You could think you will simply fill over them and decorate, but most rawl plugs have a flange on the end that doesn’t go into the wall but instead sits proud, on the wall surface. If you fill over this and then decorate you will still see the end of the plug showing through your decoration in the way of a horrible lump.

Now, you could simply remove this flange so there isn’t any of the plug sitting proud, then fill, sand and decorate, alternatively you can try knocking in the plug further into the wall and then fill, sand and decorate.

Or you can do my preferred method, remove them from the wall altogether. Now this isn’t as hard as it may sound.

Removing Rawl plugs

If the hole drilled originally was the correct size for the plug used it shouldn’t be too hard to remove, to remove a plug you will need a claw hammer or pliers, a screw and a screwdriver, optional is an old scrap of wood to lever off to ensure you do not damage the wall.

Take the screw and screw it into the rawlplug two or three threads using the screwdriver. Then take either the pliers or claw hammer and gently pull or lever out the plug, to stop the risk of denting the wall, lever the claw hammer off of the piece of scrap wood.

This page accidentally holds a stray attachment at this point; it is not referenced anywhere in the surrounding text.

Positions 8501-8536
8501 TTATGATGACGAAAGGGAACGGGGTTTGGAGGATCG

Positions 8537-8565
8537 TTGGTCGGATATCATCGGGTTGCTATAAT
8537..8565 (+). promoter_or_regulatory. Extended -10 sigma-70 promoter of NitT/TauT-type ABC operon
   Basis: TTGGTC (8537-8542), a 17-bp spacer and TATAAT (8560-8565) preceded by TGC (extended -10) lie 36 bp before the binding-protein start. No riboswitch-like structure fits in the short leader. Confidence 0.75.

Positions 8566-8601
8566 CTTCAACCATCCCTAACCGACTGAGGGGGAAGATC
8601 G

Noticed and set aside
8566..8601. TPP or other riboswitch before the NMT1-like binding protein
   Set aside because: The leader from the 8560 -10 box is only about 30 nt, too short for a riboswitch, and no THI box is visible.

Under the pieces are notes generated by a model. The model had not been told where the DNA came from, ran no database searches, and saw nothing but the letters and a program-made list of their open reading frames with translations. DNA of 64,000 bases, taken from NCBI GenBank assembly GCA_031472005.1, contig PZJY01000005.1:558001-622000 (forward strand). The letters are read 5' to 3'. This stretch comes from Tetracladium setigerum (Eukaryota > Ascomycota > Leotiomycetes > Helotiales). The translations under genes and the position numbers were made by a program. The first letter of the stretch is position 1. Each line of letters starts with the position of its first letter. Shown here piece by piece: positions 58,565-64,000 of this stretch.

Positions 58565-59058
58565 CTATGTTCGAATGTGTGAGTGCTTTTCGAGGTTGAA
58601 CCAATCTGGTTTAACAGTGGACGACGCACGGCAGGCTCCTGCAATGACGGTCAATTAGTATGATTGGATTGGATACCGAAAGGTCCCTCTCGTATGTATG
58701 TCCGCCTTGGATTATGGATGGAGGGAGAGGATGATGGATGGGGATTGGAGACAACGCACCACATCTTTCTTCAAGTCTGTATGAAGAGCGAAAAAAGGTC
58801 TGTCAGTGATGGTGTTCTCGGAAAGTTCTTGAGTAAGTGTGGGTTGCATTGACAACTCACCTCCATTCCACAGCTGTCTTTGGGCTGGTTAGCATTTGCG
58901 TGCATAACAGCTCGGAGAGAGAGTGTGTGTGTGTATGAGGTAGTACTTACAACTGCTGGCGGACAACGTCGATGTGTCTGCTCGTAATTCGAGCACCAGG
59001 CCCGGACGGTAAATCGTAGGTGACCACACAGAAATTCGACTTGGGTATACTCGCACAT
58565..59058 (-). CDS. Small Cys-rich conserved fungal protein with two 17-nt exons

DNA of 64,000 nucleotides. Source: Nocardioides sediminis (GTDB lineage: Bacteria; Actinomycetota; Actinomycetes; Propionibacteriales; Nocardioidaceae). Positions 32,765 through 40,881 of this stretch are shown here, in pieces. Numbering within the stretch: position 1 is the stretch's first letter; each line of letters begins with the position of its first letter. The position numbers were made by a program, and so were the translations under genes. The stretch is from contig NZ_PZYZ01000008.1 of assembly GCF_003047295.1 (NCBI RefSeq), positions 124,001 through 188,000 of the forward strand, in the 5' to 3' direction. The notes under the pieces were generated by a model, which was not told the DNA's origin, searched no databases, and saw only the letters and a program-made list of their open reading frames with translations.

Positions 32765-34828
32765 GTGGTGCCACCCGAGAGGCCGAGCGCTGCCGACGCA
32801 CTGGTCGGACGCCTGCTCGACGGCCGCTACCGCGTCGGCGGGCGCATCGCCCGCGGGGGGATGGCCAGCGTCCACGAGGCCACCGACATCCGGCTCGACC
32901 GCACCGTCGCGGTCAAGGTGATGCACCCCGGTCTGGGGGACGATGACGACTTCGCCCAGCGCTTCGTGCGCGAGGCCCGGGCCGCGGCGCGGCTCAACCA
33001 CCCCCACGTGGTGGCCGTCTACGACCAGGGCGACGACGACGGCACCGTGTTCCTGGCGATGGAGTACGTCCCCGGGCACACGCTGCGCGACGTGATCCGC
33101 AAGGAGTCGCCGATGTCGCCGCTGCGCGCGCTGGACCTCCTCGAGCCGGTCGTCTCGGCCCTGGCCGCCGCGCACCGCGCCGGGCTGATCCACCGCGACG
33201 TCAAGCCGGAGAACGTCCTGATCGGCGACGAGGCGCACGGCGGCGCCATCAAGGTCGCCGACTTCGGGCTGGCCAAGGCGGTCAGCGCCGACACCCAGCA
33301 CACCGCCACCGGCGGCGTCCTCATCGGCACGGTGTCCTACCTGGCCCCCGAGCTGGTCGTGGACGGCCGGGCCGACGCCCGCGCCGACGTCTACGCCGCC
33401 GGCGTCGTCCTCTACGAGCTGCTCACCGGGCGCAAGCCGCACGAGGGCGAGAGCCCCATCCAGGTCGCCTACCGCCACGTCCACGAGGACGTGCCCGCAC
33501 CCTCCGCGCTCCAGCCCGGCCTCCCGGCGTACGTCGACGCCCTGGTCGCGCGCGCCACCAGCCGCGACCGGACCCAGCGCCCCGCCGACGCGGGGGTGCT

Removing a rawlplug video

Below is a quick demonstration of removing a rawlplug with a claw hammer and screw.

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How to Install an Outdoor Tap :: Posted by: Admin on July 20th, 2013

How to Install an Outdoor Tap

Outside taps are essential if you use a garden hose to water the garden, use a sprinkler, irrigation system or even just a pressure washer to clean the patio or car. If you have not already got one you may be thinking it is going to cost a lot of money to call a plumber in to do it. Well if you are confident enough you can fit an outside tap yourself by using an outside tap kit readily available in hardware stores.

In this post I will describe how to fit an outdoor tap but you can also watch the included video to see how it is done. As with all plumbing jobs, if you are not sure how to do it, call a professional plumber to give advice or do the job for you, you do not want to end up ankle deep in water.

If you buy an outdoor tap kit you will have everything you need to install the tap, including an isolator tap.

Outside tap with hose fitted

Tools required

You will need the following tools:

  • An Outdoor Tap Kit
  • Masonry Drill Bits (6mm and 16mm)
  • Screwdrivers
  • Adjustable spanner
  • PTFE (thread tape)
  • A Sharp Knife

Installing the water supply pipe

To install the water supply you need to connect to an existing copper water pipe. This is done by using a self cutting isolator tap to cut into the copper pipe. You should clean the copper pipe, remove any paint with a scraper or knife in the area you are going to install the isolator tap.